In Calgary there is a pathway in downtown called the +15. It's an elevated path over streets connecting many second floors. The path connects downtown business, improves the retail sales frontage of buildings and gives a convenient dry and warm path during winter cold and rain. It's a great idea.
When I traveled in China I saw this idea repeated in their mega-cities, but instead of one floor, there, they interconnected ten or more floors. In Hong Kong many areas are built with malls, business and home life completely self contained. It's a great pattern to emulate for overpopulated areas.
For many years, I've walked the +15 to work and business meetings. There are well over a thousand oil and gas companies connected by the +15. If there is an energy deal going down in Canada, chances are it's happening in Calgary.
With depressed oil price, the +15 is a relic of its former glory. Many of the food courts and coffee houses are suffering. Some have closed their doors. You could fire a canon off in parts of Calgary downtown and not hit a person.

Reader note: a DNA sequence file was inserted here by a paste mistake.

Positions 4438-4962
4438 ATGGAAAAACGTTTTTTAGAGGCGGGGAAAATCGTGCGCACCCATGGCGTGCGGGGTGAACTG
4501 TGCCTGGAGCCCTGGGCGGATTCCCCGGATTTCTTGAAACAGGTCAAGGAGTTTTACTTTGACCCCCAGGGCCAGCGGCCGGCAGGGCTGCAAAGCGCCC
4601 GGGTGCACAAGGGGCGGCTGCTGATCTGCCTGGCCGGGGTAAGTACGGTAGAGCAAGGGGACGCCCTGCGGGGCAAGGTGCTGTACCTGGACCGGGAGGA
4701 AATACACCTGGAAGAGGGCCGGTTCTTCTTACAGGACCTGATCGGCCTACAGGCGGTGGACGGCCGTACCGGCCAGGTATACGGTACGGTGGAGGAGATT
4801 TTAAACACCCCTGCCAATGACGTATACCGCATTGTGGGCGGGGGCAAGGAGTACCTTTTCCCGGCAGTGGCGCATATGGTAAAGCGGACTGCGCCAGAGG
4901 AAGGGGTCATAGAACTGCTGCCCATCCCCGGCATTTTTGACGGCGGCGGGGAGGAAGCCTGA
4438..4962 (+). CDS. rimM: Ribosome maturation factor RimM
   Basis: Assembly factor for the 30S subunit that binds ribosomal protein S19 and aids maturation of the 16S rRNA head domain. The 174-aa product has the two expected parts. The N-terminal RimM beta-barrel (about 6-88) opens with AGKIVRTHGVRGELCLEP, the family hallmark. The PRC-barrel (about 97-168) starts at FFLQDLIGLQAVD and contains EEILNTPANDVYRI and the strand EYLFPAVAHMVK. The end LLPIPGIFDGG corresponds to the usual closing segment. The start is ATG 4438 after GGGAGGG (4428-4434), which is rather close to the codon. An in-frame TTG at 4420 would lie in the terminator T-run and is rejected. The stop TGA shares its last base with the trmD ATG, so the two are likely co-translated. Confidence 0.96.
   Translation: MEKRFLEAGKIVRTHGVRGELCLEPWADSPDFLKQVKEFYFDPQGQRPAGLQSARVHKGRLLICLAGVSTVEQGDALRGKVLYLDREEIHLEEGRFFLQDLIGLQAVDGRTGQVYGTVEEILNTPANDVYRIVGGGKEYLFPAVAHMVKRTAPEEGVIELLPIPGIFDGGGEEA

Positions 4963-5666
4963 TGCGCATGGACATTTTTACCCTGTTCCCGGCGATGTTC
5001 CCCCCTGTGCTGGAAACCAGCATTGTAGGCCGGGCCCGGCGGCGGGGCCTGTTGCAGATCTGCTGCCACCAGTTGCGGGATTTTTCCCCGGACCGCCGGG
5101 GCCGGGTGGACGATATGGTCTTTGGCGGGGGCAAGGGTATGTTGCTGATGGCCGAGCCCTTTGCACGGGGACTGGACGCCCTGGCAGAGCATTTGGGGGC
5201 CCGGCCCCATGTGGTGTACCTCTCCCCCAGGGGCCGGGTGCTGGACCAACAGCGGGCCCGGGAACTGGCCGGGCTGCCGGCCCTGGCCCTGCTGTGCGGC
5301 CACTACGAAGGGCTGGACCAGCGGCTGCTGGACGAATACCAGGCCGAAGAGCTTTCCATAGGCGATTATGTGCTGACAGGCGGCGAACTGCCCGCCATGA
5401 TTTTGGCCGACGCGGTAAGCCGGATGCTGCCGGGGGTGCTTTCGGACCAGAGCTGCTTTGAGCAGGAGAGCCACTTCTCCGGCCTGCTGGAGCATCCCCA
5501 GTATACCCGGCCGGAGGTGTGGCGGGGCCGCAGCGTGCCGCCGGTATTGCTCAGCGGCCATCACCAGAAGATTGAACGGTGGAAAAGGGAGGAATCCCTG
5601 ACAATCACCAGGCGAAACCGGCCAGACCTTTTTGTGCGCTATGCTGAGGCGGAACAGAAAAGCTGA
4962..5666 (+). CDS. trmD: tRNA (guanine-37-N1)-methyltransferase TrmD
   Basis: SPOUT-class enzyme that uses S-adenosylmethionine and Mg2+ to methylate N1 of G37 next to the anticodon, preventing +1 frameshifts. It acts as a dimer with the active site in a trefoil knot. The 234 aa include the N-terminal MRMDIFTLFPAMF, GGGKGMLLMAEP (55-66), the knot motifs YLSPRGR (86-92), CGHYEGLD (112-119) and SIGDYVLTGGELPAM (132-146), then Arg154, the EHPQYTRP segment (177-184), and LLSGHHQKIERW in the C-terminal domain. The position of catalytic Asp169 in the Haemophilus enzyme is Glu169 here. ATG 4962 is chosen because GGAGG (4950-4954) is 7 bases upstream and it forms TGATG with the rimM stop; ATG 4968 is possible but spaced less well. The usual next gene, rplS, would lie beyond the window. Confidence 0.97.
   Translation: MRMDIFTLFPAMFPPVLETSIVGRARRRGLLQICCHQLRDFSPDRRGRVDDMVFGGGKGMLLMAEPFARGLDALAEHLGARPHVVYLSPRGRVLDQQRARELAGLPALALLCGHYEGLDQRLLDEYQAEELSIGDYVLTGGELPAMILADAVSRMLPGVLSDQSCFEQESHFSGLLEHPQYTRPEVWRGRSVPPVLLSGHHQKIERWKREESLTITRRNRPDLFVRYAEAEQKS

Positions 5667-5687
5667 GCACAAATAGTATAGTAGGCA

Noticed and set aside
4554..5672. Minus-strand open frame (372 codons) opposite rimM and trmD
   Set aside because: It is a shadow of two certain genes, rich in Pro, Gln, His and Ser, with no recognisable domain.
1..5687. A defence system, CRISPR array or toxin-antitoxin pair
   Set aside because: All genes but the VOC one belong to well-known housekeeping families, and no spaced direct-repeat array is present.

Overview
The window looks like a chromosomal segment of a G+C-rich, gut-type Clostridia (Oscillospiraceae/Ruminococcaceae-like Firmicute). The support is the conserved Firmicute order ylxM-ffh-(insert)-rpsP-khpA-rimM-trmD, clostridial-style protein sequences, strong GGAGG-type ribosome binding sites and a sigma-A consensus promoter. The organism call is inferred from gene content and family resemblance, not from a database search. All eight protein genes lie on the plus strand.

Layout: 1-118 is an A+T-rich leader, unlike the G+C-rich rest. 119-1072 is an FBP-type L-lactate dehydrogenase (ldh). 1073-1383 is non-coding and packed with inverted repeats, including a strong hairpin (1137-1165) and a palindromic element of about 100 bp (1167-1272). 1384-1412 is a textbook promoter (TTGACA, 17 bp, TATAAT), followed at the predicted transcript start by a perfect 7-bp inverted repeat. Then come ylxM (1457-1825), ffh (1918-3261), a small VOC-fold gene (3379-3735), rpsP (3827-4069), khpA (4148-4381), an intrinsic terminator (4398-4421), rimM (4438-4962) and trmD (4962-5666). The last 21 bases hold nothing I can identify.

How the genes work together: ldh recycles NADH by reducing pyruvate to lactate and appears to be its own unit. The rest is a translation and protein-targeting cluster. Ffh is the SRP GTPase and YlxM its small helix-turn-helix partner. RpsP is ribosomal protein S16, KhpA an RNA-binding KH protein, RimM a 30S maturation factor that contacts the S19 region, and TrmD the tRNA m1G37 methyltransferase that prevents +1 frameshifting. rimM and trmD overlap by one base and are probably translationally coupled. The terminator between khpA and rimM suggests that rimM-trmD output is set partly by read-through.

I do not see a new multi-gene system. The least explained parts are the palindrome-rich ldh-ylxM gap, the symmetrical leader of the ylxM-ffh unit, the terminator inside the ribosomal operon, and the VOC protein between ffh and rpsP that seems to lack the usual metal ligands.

But I remember the excitement of the deal. Walking fast with your partners eagerly anticipating; a real thrill of business life. A casual hello in passing to your colleagues, brothers in arms had it no better.
The pulse of Calgary can be felt on the +15. Healthy business environment and that vein of Canada's energy industry pulses. When healthy, often the route is packed, traffic jams and all.
It turns out that positive 'feel' and fast walking environment is good for you. Researchers have discovered that walking speed can be a useful predictor of how long adults live.
Those who walked 1 meter per second (about 2.25 mph) or faster consistently lived longer than others of their age and sex who walked more slowly, the study showed.
Apparently walking speed was a more accurate predictor of life expectancy than age or sex. The way we walk and how quickly we can walk depends on our energy, movement control and coordination, which, in turn, requires the proper functioning of multiple body systems, including the cardiovascular, nervous and musculoskeletal systems.
Some postulate walking speed monitors could be used to calculate the health of a population. It kinda reminds us of Darwinism's culling of the heard idea, only the strong survive.
The point is, purposeful living translates into healthy living. I can see that today when I visit the University of British Columbia in Vancouver. In fact, the same is true on most University campus. Active, mostly young people, walking fast; questing after life and education. The future is there, alive and well.
Yes, I know, it's good to stroll. Stop and smell the roses. But it's also good to have purpose and a place to be.